The Southwestern Historical Quarterly, Volume 28, July 1924 - April, 1925 Page: 288
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Southwestern Historical Quarterly
ability of his route for a railroad were copied extensively in the
newspapers of Texas and Arkansas. From a study of these and
the diary and maps of Lieutenant Emory,2 who had accompanied
Kearney, the people of this region realized that if roads were
opened from their frontier to the Rio Grande Valley to connect
with Cooke's road, there would then be a good southern road to
California. Now that the question of a road to the Pacific was
of utmost importance to the public, Texas and Arkansas were
no longer willing to concede that Missouri had a monopoly on
"'the only avenue of emigration and commerce.'' Herein lies
the germ of the future struggle between the North and South
over the Pacific Railroad.
Opportunely, the United States Government also was inter-
ested, after the treaty of Guadalupe Hidalgo, in opening roads
to the Rio Grande Valley. Engineers were put into the field
to explore, and, during the first half of the year 1849, the com-
bined action of the people and the government resulted in the
opening of four new roads leading into the Rio Grande Valley:
(1) from Fort Smith to Santa F6, (2) from Fort Smith through
northern Texas to El Paso, (3) from San Antonio and Austin
to El Paso, via Fredericksburg, called the "Emigrant" or "Upper"
El Paso road, and (4) from San Antonio and Corpus Christi to
El Paso via Las Moras River, called the "Military" or "Lower"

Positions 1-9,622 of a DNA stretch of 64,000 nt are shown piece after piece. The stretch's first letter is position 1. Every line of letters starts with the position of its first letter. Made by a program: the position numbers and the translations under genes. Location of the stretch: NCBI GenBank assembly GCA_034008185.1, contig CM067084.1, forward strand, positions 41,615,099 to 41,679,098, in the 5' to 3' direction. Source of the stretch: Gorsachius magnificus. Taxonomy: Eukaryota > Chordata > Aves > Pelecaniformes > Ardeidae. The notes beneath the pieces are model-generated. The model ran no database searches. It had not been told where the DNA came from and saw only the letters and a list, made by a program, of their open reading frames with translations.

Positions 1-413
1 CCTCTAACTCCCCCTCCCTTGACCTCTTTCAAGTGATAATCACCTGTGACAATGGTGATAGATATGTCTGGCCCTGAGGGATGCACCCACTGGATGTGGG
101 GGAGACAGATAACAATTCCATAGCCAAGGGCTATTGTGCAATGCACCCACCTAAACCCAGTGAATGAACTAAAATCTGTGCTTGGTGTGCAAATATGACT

El Paso road. Over these four new roads4 and the Old Santa Fe
Trail streams of emigrants poured into the Rio Grande Valley,
from which region the majority followed the wagon road of Cooke,
which soon became known as the Southern Emigrant Road.6
'Emory, Notes of a Military Reconnaissance, 186-7, in House executive
documents, 30 congress, 1 session, no. 41; and in Senate executive docu-
ments, 30 congress, 1 session, no. 7.
ITexas Democrat (Austin), February 24, and March 10, 1849; Creuz-
baur, Guide to California and the Pacific Ocean, (1849); The Corpus
Christi Star, January 13 and 27, February 3, 1849; Democratic Telegraph
and Register (Houston), January 25, 1849; The Northern Standard
(Clarksville), February 17, 1849; The Arkansas Banner (Little Rock),
January 2 and 9, February 13, 1849.
'Young, Map of the State of Texas, (1853); Colton, Texas, (1855);
(Anonymous), Texas and Part of New Mexico, (1856); Johnson, New Map
of the State of Texas, (1862).
'The Southern Emigrant Road differed from Cooke's in that Cooke
followed down the San Pedro about fifty miles, then struck across to
Tucson, while the emigrants followed the old Spanish mule trail through
Santa Cruz to Tucson.
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Texas State Historical Association. The Southwestern Historical Quarterly, Volume 28, July 1924 - April, 1925, periodical, 1925; Austin, Texas. (texashistory.unt.edu/ark:/67531/metapth101087/m1/293/: accessed August 20, 2017), University of North Texas Libraries, The Portal to Texas History, texashistory.unt.edu; crediting Texas State Historical Association.